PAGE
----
“I always wanted it to be something tangible that he could hold or read, like the poetry book, but what? That was always the big question.”
A hidden passion for pigeons
A lucky work assignment would soon help him find his answer.
At the time Platt worked as a designer for a local educational products publisher, who had asked him to illustrate an ad featuring cartoon pigeons. While Platt had never worked in the realm of cartooning previously, he happily took on the creative challenge.
Even though he had studied illustration at the Savannah College of Art & Design, none of his formal coursework included cartooning; as Platt readily admits, he preferred to focus on “more realistic art” than on what cartooning offered.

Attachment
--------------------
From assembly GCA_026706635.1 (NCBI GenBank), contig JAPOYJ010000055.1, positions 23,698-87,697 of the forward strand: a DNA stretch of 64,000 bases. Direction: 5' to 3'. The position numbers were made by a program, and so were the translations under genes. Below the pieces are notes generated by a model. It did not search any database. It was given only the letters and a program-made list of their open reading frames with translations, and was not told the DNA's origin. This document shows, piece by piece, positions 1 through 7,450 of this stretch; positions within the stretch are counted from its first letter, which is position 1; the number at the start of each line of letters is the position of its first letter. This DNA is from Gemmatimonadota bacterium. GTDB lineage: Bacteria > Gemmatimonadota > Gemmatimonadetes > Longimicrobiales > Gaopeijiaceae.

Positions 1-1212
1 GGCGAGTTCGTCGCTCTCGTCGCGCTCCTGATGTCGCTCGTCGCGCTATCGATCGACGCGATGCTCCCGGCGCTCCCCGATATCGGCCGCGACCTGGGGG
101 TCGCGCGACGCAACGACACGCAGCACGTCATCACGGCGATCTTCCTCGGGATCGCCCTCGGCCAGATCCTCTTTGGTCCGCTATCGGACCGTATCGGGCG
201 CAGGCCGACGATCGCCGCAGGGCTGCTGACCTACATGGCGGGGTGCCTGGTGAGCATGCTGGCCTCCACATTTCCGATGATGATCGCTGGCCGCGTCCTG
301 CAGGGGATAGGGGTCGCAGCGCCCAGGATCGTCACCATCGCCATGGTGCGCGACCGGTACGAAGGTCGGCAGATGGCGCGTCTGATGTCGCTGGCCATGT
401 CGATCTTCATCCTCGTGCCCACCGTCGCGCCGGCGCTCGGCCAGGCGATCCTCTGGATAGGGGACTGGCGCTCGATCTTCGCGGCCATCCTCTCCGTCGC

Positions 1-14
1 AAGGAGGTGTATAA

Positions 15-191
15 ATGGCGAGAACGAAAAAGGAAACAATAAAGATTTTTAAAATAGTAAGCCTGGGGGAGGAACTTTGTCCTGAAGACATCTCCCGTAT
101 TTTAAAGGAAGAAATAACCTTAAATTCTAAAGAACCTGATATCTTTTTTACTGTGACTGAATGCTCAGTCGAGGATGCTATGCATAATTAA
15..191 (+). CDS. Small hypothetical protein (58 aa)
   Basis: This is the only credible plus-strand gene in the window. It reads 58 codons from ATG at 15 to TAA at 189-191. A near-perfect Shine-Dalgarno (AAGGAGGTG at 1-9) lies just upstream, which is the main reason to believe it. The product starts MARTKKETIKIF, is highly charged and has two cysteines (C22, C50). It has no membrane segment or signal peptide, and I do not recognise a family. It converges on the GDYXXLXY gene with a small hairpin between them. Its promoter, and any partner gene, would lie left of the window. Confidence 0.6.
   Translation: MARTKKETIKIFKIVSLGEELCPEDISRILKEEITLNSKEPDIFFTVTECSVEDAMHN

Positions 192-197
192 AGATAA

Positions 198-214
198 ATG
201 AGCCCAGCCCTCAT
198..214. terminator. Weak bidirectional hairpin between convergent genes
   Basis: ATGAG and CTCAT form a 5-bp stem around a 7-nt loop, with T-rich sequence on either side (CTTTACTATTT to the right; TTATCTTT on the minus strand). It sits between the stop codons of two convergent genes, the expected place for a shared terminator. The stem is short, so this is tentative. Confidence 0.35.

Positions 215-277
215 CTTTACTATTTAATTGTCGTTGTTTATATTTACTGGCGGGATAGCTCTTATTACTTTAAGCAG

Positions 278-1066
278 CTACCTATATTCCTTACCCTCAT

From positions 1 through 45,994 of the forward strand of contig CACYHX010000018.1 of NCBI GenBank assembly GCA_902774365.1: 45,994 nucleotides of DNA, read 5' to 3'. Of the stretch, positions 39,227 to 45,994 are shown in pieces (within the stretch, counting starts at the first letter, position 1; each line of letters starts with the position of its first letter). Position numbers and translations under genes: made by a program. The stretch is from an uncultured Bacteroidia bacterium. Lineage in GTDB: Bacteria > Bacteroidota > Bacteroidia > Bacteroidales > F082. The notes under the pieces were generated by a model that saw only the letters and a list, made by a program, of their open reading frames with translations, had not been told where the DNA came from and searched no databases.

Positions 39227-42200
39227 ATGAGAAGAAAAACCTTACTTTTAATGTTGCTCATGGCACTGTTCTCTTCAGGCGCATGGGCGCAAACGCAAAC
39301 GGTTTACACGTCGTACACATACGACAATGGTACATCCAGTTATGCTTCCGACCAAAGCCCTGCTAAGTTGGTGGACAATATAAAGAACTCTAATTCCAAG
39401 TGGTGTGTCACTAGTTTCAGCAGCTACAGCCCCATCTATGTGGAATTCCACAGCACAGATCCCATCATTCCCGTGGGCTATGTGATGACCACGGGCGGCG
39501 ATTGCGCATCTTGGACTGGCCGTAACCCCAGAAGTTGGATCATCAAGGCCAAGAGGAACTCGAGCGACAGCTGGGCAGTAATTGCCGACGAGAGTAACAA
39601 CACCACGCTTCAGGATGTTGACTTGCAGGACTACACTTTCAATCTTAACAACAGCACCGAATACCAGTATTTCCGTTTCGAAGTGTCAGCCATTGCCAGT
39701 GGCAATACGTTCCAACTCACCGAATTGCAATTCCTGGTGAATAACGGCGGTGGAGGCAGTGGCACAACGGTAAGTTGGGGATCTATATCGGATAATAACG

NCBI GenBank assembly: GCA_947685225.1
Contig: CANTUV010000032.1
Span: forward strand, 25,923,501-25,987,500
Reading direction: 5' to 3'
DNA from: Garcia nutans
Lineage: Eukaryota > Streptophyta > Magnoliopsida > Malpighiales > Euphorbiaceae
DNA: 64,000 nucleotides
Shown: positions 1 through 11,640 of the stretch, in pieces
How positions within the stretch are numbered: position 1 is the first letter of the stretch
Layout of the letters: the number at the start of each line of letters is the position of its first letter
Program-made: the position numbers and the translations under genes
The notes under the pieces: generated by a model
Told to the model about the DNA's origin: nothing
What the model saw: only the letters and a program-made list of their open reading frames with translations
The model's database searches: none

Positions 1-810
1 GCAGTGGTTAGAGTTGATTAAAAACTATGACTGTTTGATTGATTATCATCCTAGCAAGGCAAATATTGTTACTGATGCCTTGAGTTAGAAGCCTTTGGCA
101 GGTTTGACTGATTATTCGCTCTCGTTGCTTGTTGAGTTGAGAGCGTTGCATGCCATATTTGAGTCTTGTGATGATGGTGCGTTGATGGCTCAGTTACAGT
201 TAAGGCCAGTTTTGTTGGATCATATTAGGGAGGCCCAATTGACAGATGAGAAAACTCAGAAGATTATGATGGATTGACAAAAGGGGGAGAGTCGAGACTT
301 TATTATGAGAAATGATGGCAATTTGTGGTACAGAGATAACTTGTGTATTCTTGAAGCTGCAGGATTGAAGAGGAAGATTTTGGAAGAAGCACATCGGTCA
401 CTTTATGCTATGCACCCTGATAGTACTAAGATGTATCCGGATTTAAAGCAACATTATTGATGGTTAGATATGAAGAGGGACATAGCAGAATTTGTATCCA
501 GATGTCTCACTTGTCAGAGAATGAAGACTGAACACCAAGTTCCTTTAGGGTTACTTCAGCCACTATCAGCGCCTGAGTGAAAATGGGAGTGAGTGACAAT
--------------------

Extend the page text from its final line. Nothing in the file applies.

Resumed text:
Or so he thought.
Breaking down a wall
“Working on the pigeons was so very freeing to me as an artist,” Platt recalls, his eyes lighting up at the memory. “And all of a sudden I had this moment where it was like I had broken down a wall to find this hidden treasure behind it. The treasure was my love for the whimsical, humorous art form. Here I was trying to succeed at a different style that the Universe didn’t want me to move toward!”
Not only did he discover his true passion, Platt also found his next idea for his son’s project: a comic of some sort. But first he had to find a subject. He remembered advice from a writer friend who had penned a short story for his own daughter as a memento of their relationship, and a light bulb went off.
“What if the comic was about the two of us – a son and his single dad? It could be a record of our adventures. I was really excited to get to work because once I discovered that passion, that treasure behind the wall if you will, you’re really excited to see the full extent of what it could be.”
Characters coming to life